Sometimes, you blink, and suddenly, it’s years later.
At least that’s the case for Carrie Buck. Forty-three years, in fact.
“I started working here in 1978,” recalls Buck. “I tell people I’ve been here longer than dirt. When I first started, I said I wouldn’t still be here in 10 years.”
But Buck quickly realized her work serving children and parents in West Tennessee was far more than a job. It’s a calling.
She works for a Southwest Human Resource Agency program called Head Start. In turn, she works for moms, dads, boys and girls when life is good – and especially when it’s tough.
“We facilitate a variety of classes during our Parent Days,” said Buck, who serves as the nonprofit’s family and community partnerships manager. “Our parent curriculum program discusses mental wellness, job readiness, community programs and more. And Kelly and Ron organize and teach our financial education classes.”
Kelly is Kelly Davis, manager of Regions Bank’s Selmer, Tennessee, branch; Ron is Ron Whisenant, consumer banking manager for Regions in West Tennessee. The duo shares financial education with Head Start parents four times a year.
“We typically find the parents listen quietly at first,” said Davis. “But then, they begin to ask questions and share knowledge they’ve gained with each other. My favorite part of teaching is watching a parent have an ‘aha’ moment – seeing them find even one thing they can do differently that can make a big difference.”
Davis and Whisenant discuss topics from Regions’ Next Step curriculum. Next Step materials are available for free to anyone through Regions.com, and the company’s bankers conduct classes through nonprofits, schools and community groups year-round.
At Head Start, Davis and Whisenant focused on money management and saving in the early days. Now, they teach more customized topics based on participant input.
“When we surveyed our parents, we discovered that 59% of them had a financial goal of paying off or consolidating debt,” said Buck. “These sessions help them gain knowledge about saving, budgeting, credit repair and how to avoid high interest rates. It helps them buy things at a better rate. It’s just good.”
And that opens the door for more progress over time.
“The Head Start parents have also requested information on topics like mortgages and retirement,” Davis pointed out. “One of our key messages is that what you do now can change your family’s life, both today and in the future.”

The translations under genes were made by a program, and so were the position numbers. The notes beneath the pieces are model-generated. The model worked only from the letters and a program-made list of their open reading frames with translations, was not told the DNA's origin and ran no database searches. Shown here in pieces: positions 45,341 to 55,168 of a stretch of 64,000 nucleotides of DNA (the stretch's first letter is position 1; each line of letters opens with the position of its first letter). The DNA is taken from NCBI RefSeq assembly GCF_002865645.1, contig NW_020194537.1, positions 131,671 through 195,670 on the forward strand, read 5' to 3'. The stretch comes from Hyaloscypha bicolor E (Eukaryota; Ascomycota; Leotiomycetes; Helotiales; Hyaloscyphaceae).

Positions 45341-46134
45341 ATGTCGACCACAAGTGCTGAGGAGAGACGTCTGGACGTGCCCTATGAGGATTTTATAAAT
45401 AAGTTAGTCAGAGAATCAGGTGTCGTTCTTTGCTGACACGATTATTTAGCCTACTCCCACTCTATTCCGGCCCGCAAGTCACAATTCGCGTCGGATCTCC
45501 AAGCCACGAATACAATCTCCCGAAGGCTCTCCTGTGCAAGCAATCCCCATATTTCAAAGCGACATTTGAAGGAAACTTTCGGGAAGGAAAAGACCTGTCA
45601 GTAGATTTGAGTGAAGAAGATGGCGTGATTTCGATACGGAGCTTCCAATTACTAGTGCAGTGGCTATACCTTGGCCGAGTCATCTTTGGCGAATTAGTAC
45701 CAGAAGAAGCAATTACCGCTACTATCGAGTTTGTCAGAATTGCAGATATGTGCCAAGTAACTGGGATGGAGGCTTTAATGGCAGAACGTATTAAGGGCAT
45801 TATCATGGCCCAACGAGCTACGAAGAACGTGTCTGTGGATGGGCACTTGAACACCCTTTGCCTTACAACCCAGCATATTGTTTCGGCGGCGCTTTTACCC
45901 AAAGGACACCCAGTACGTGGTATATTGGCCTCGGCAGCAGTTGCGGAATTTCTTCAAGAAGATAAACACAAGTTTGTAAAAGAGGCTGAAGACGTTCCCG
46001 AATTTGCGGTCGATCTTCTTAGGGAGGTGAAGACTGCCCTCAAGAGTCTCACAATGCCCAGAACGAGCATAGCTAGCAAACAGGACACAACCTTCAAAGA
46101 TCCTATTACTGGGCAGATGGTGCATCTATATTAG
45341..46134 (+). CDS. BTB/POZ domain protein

That message complements the goal of Head Start. Gloria Holiday, who’s worked for the Head Start program for 24 years following her retirement from the U.S. Marine Corps, has seen the results when former students pay a visit.
“They ask, ‘Miss Gloria, do you remember me?’” she said. “And I say, ‘You were one of my Head Start babies, weren’t you?’ They have a great beginning at Head Start. I’m glad we had a part in that.”
At any given time, hundreds of families are benefiting from Head Start. Even, and especially, during the pandemic.
“It changed things a lot,” said Buck. “We couldn’t have more than 10 children in class.”
Technology solutions, thanks to federal stimulus efforts, helped. Then, Buck and Holiday noticed a shift.
“We started to have more connection with our parents, and we also saw our parent groups really join together,” said Buck. “Attendance increased with our meetings going virtual. That was one good thing that came out of the pandemic.”
Another benefit – more people signing up for financial education.
“I think the biggest difference COVID-19 created was the ability to share information electronically,” Davis said. “We were able to reach more people to let them know we care and that we’ll continue to find ways to provide them with financial advice, guidance and education to help them.”
It’s that same caring spirit Buck and Holiday show their Head Start family. As Buck prepares to retire in October, she reflects on a career that’s passed by quicker than she ever imagined.
“So many times, parents attend a training, and you hope they gain something valuable from it,” said Buck. “If we can share something lasting they take with them, then we’ve made a difference.”
Holiday will stay on as Buck departs. And she’s committed to ensuring the good work of the past 43 years continues as new families enroll in the program.
“Miss Carrie has created a great standard and legacy here at Head Start,” said Holiday. “My goal is to pick up the torch and carry on that legacy as she retires, because what we do here at Head Start each and every day is for our children and families. Choosing to work for Head Start is the best move I ever made.”
Decades later, Buck and Holiday would do it all again. In the blink of an eye.